After watching videos on YouTube and searching the internet, Ishaan converted his Alienware, a popular kind of gaming computer, into an ether mining rig in April. (He did this by using the graphics card, which can perform a high volume of calculations for mining.)
His parents were supportive: “We could have spent the entire summer playing video games, but instead we used our spare time to learn about technology,” Ishaan says.
The siblings began with ether, because mining bitcoin can be especially difficult. With its limited supply and surging demand, the competition when mining bitcoin can be more intense.
On their first day, “I made $3,” Ishaan says.
To make business official, Ishaan and Aanya created their own mining company, Flifer Technologies, with the help of their father, Manish Raj, on April 30.
“We liked it so much that we started to add more processors [or chips], and made $1,000 in our first month” of May, Ishaan says.
The siblings’ income continued to rise, and by late July, they could afford to buy equipment, like Antminers and Nvidia RTX 3080-Ti graphics cards, to start mining bitcoin and ravencoin, too. When deciding which to mine, they chose ravencoin because the equipment they had was “optimal” for mining it, Raj says.
In total, they expect to earn around $36,000 in September based on the equipment currently on order, Raj says.
“We can process a little over 10 billion Ethereum algorithms per second” alone, Ishaan says.
Although Ishaan and Aanya have had success, the process is far from easy.
In addition to being very complicated, mining is certainly not cheap, as it requires expensive equipment, a lot of energy and computer power.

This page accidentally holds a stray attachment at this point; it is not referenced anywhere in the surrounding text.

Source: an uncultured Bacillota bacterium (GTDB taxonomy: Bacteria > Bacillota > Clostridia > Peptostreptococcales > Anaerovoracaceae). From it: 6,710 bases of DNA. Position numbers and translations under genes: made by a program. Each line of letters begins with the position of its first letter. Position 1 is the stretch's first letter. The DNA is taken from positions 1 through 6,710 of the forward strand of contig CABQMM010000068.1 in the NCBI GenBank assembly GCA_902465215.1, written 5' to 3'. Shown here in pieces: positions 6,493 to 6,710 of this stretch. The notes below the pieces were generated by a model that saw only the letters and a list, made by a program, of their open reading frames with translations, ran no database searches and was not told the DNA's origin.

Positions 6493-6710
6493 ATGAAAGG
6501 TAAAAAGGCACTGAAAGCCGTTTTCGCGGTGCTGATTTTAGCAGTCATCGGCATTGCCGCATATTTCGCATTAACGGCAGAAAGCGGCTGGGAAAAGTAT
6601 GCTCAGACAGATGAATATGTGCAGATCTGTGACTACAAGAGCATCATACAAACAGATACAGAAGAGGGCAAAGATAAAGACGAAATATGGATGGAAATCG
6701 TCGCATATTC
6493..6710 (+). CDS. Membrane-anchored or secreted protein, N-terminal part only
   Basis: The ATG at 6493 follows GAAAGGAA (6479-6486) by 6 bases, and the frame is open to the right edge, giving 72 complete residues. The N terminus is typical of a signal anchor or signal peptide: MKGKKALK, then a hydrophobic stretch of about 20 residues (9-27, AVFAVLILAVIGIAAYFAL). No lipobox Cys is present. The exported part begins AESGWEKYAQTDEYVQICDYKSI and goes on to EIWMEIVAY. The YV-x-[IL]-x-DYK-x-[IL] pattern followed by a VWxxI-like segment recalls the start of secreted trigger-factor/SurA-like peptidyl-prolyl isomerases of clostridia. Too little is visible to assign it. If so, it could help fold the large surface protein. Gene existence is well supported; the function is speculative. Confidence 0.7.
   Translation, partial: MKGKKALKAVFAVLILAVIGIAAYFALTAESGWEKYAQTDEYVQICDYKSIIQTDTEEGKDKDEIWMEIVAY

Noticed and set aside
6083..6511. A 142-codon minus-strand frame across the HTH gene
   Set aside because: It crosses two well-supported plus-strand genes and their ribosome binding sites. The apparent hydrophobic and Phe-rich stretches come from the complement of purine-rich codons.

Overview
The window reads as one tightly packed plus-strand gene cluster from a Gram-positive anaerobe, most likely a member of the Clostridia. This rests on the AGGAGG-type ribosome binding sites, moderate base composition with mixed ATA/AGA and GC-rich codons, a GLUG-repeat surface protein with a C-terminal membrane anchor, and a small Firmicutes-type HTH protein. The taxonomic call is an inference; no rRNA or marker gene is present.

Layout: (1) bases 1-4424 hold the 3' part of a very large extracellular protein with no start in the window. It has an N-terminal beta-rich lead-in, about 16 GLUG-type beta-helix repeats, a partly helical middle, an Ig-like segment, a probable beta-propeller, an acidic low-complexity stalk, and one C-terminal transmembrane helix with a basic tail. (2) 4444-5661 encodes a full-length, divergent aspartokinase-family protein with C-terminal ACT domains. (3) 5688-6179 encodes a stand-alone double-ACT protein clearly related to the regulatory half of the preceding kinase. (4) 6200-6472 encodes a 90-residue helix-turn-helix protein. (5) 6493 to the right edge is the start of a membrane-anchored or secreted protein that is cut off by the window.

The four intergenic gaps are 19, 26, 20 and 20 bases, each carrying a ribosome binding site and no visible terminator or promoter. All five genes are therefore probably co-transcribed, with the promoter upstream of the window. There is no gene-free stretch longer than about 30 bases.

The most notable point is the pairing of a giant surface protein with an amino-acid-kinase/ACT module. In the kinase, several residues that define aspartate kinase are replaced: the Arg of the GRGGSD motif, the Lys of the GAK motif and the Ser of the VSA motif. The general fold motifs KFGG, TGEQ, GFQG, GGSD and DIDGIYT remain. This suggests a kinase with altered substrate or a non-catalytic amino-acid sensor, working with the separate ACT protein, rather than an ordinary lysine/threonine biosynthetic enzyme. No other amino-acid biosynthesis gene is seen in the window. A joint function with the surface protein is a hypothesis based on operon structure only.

Ishaan and Aanya, for example, have over 97 processors, which their father Raj, a former investment banker, helped fund by taking out a loan.
Raj declined to disclose the exact loan amount. But, the worldwide shortage of computer chips made finding equipment much more difficult and set prices at a premium.
Ishaan and Aanya mostly use Nvidia RTX 3090 graphics cards, Ishaan says, and each card alone can cost around $2,500 to $3,000 to buy.
Though at home, the siblings say they use “100% renewable energy for our mining,” because “we want to be environmentally friendly,” they also rent a data center in Dallas, Texas. In total, for both their home and the data center, the electric bill costs just below $3,000 per month, Ishaan says.
“We moved from my desk to the garage, since the house was getting too much heat and noise. [W]e outgrew the garage, since heat and noise was too much for the garage too,” Ishaan says. “We now use the garage only for building and testing mining rigs. When they are ready, we move them to a professional, air-conditioned data center in downtown Dallas.”
Ishaan and Aanya were able to “scale up” their operation during their school’s summer break, but, looking ahead, they hope to continue to grow their business and balance it with school.
When her friends ask, “I just tell them we’re just mining in the garage,” Aanya says.
With their profits, they plan to reinvest in their business. But, “hopefully profits from our mining business will [also] pay for our college fees,” Ishaan says.
Ishaan hopes to attend the University of Pennsylvania, he says. There, he’d like to study medicine and become a doctor. Aanya also wants to study medicine, but instead, would like to attend New York University.
However, they have a few years left to save — after all, Ishaan is just a freshman in high school, and Aanya is a fourth grader in elementary school.